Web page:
Tips for Using Benzoyl Peroxide

Do you have a love/hate relationship with your benzoyl peroxide acne treatment? You're not alone in your feelings. Benzoyl peroxide is so popular because it works. It's the most effective over-the-counter acne treatment there is, and it's also found in plenty of prescription acne medications.

But it can be a pain to use. It makes your skin super dry and flaky. It can burn. And that's not even mentioning all the ruined towels, washcloths, and clothes thanks to its remarkable bleaching capabilities.

The end results are often worth the aggravation, though. So if you stick with it clearer skin can be in your future. These tips for using benzoyl peroxide will help make sticking with this acne treatment easier, and can make it more effective for you too.

1

Use a Moisturizer Every Day

Tips for treating Acne
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There's no two ways about it, benzoyl peroxide will dry your skin. It's the most common side effects of benzoyl peroxide use. If you have super oily skin, you might actually welcome this drying—no more oily shine! But most people find benzoyl peroxide too drying to the point of being uncomfortably. It can also make your skin burn, flake, and peel.

The best way to counteract this is to use a noncomedogenic moisturizer every day. If you're just beginning with your benzoyl peroxide treatment, start using moisturizer now, even before you notice any uncomfortable dryness. You may be able to stave off the worst of it. 

If you've already succumbed to benzoyl peroxide-induced dryness and flakiness, slather on moisturizer as often as necessary. Definitely use it immediately after cleansing, just before applying your benzoyl peroxide treatment, and right before bed.

Choosing a moisturizer that is oil-free and noncomedogenic will help prevent new blocked pores, and one that is fragrance-free and made for sensitive skin will be more soothing to already irritated skin.

2

Keep Away From Clothing, Towels, and Hair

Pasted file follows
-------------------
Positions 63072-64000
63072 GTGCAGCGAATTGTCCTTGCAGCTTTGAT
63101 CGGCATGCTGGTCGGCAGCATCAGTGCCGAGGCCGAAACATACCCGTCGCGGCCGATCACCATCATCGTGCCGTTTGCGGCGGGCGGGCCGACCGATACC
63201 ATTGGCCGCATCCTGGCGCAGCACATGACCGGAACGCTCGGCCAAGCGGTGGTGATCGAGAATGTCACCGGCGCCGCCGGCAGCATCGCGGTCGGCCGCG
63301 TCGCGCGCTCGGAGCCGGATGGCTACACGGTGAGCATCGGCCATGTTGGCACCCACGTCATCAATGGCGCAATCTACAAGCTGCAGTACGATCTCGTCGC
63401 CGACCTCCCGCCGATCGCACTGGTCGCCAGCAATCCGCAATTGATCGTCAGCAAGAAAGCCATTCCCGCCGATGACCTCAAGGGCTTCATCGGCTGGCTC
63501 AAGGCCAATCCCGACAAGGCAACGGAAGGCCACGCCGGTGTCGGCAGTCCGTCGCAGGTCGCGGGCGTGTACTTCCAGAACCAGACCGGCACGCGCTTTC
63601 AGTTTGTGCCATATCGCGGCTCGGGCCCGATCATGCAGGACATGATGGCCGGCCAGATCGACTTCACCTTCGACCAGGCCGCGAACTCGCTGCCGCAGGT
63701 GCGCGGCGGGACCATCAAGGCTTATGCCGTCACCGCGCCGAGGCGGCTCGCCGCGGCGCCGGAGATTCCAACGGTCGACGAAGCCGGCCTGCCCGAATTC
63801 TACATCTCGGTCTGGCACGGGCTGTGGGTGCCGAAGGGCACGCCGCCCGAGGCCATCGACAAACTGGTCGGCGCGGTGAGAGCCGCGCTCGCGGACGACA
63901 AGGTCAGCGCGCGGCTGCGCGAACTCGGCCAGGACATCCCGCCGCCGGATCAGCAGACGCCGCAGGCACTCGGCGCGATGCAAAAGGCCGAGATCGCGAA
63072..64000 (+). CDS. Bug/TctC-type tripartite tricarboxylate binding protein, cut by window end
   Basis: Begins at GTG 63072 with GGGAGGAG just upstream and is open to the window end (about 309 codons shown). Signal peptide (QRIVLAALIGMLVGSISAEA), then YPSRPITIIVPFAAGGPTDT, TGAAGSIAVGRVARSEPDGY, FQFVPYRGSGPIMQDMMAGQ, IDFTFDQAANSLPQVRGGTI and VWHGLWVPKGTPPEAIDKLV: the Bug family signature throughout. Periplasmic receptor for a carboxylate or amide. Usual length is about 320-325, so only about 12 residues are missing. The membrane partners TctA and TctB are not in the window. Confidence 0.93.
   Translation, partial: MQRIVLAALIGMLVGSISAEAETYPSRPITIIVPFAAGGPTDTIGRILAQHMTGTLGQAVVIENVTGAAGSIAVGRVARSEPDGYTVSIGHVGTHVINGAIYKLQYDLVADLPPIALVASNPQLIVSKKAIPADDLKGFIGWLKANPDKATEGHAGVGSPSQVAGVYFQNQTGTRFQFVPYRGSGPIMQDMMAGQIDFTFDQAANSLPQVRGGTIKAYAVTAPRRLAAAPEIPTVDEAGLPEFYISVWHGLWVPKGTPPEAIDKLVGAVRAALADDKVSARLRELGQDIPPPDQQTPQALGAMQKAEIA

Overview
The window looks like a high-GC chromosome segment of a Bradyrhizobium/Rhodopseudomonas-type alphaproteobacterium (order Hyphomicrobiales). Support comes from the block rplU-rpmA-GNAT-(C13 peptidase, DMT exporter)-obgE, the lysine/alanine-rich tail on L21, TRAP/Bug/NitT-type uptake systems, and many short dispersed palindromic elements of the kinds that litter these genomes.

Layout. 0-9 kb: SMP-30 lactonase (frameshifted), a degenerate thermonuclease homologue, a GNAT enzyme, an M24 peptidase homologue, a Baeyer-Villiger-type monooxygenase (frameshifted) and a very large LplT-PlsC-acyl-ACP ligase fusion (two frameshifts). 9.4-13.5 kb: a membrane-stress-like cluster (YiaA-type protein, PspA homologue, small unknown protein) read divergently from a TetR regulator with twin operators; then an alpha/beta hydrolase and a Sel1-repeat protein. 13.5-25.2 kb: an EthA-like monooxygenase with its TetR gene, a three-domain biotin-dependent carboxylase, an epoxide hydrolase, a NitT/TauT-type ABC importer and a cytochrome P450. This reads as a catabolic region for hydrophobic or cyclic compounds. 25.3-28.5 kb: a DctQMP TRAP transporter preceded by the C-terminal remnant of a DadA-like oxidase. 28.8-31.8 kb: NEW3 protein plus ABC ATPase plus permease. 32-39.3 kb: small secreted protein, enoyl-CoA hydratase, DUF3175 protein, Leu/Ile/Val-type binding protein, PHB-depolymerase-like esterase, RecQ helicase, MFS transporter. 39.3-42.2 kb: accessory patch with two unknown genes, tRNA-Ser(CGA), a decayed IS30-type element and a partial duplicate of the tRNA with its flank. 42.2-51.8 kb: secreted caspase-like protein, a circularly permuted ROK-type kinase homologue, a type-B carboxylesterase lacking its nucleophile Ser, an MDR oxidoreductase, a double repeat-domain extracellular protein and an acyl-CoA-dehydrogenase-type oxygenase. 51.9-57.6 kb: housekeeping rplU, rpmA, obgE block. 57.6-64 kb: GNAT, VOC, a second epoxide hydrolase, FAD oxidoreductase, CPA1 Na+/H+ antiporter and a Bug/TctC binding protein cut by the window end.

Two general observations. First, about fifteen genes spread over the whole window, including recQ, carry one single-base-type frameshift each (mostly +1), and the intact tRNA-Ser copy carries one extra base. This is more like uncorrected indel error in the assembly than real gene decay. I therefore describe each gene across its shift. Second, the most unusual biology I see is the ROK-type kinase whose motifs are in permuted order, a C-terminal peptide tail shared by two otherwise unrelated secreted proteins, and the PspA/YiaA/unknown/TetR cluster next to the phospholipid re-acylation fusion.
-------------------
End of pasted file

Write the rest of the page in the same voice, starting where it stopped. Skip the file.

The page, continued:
One of the weirder effects of benzoyl peroxide is its ability to discolor everything it touches. Benzoyl peroxide acts like bleach. Many people learn this the hard way, only after ruining a nice towel or favorite shirt.

There are things you can do to prevent benzoyl peroxide from staining. Thoroughly rinse off benzoyl peroxide cleansers. Let benzoyl peroxide creams and lotions dry completely before dressing, or lying on your pillow at night. And always wash your hands well after using any benzoyl peroxide treatment.

If you have dark hair, you'll also want to keep benzoyl peroxide away from your hairline. Regular exposure can bleach your hair too.

3

Always Wear Sunscreen

Did you know that benzoyl peroxide can cause photosensitivity? During use you will be more prone to sunburn and sun damage. Too much sun time and you may find yourself with a nasty burn. And yes, you'll want to stay out of tanning beds as well.

Choose a sunscreen that's oil-free with an SPF of at least 30 every day. You'll protect yourself from skin cancer and premature aging. Today's sunscreens don't have much in common with the thick, smelly lotions of the past. Plenty of light, nongreasy sunscreens are available.

Don't like the thought of applying a separate sunscreen? Many moisturizers have SPF too. You can moisturize and get your sun protection in just one step.

4

Don't Use Benzoyl Peroxide with Other Acne Medications

Everyone wants their skin to clear up quickly, but layering on several different treatment products won't speed the process. It can cause severe redness, drying, peeling and flaking. Don't use benzoyl peroxide with other acne medications unless your doctor has recommended you do so.

In some cases, layering your medications can thwart your acne treatment. When applied at the same time, benzoyl peroxide essentially de-activates Retin-A (tretinoin). Probably not the result you're looking for. So again, whenever you're in doubt, ask your dermatologist first.

A Word from Verywell

Benzoyl peroxide is an effective acne treatment, and if you know what to expect from benzoyl peroxide use it carefully you can avoid much of the aggravation that comes with this medication. It is a slow worker, though, so don't expect much in the way of clearing for a few months (three or four is pretty typical). If you run into any problems, or you have any questions or concerns, a call to a dermatologist is the next step.

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